Beyond the farm, it's important to also consider
the total impact of food preparation. Driving to
the store alone and then cooking alone at home
has a big environmental impact. Going out to
dinner more, or just eating more frequently with
friends and family at home, has huge benefit.
For concerned consumers, it's important to think
about how food was produced and transported not
just where it was produced when making food choices.
Initial Findings from the study:
--- Fish should swim, not fly. Air-freighting
salmon, and any food, results in substantial
increases in environmental impacts. If more
frozen food were consumed, more container ships
would be used to ship food. Container ships are
by far the most efficient and carbon-friendly way
to transport food. Globally, the majority of
salmon fillets are currently consumed fresh and
never frozen. In fish-loving Japan, which gets
much of its fish by air, switching to 75 percent
frozen salmon would have more benefit than all of
Europe eating locally farmed salmon.
--- The choice to buy frozen matters more than
organic vs. conventional or wild vs. farmed.
--- A full life cycle assessment approach to
research provides a more nuanced process for
informed decision-making. Even food has a
lifecycle, and we must comprehend the full impact
to make meaningful improvements to food systems. Tradeoffs may be inevitable.
--- Contrary to what is widely perceived, the
vast majority of broad-scale resource use and
environmental impacts (energy inputs, GHG
emissions, etc) from conventional salmon farming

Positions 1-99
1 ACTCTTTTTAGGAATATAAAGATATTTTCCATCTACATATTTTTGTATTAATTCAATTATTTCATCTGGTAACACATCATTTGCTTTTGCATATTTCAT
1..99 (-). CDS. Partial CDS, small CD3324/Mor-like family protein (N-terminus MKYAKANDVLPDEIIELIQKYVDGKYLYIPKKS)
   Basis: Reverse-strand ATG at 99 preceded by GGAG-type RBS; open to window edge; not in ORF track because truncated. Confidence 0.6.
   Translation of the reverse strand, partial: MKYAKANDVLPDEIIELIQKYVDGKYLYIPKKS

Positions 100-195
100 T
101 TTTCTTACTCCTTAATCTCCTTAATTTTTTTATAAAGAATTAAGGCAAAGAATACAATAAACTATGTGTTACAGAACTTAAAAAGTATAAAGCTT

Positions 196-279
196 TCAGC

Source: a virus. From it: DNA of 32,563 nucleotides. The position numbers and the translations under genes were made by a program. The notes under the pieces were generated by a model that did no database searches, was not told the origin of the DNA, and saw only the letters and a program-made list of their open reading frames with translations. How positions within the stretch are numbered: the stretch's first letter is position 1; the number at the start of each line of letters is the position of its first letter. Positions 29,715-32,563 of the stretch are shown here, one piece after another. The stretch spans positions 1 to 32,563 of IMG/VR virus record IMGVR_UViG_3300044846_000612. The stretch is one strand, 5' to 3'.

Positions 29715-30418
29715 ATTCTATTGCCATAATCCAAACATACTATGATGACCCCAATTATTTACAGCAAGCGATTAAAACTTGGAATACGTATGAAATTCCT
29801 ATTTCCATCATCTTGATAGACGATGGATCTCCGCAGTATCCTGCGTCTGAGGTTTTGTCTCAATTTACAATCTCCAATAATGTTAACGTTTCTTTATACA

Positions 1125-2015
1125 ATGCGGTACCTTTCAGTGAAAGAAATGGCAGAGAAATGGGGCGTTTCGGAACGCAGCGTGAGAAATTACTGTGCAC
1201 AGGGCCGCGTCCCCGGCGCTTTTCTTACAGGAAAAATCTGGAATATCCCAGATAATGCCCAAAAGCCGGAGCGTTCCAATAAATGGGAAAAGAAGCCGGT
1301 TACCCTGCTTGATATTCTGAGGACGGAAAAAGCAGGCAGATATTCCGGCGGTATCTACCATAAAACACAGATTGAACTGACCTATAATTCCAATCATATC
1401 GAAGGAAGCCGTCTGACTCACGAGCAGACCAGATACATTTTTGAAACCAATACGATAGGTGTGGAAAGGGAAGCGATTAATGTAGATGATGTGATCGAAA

result from the feeds used to produce them. What
happens at or around a farm site may be important
for local ecological reasons but contributes very
little to global scale concerns such as global warming.
--- Across the globe, what is used to feed salmon
and the amounts of feeds used vary widely. As a
result, impacts are very different. Norwegian
salmon farming resulted in generally lower
overall impacts while farmed salmon production in
the UK resulted in the greatest impacts.
--- Reducing the amount of animal-derived inputs
to feeds (e.g. fish meals and oils along with
livestock derived meals) in favor of plant-based
feed inputs can markedly reduce environmental impacts.
--- Growing organic salmon using fish meals and
oils from very resource intensive fisheries
results in impacts very similar to conventional farmed salmon production.
If not planned carefully, technological fixes
aimed at addressing local environmental
challenges associated with conventional salmon
farming can result in substantial increases in
global-scale environmental impacts.
In general, salmon fisheries result in relatively
low global-scale environmental impacts.
However, substantial differences exist between
how salmon are caught. Catching salmon in large
nets as they school together has one tenth the
impact of catching them in small numbers using baited hooks and lures.
Across salmon production systems and all food
systems the world is often swimming against the
tide. Instead of working with nature, people work
against it, chasing fish in the open ocean with
big diesel engines or substituting energy
demanding pumping and water treatment for free
ecosystem services in salmon farming. We can and
must do better than this and start to swim with the tide.
The most recent published paper from the study
can be seen in the journal Environmental Science
& Technology: http://pubs.acs.org/doi/abs/10.1021/es9010114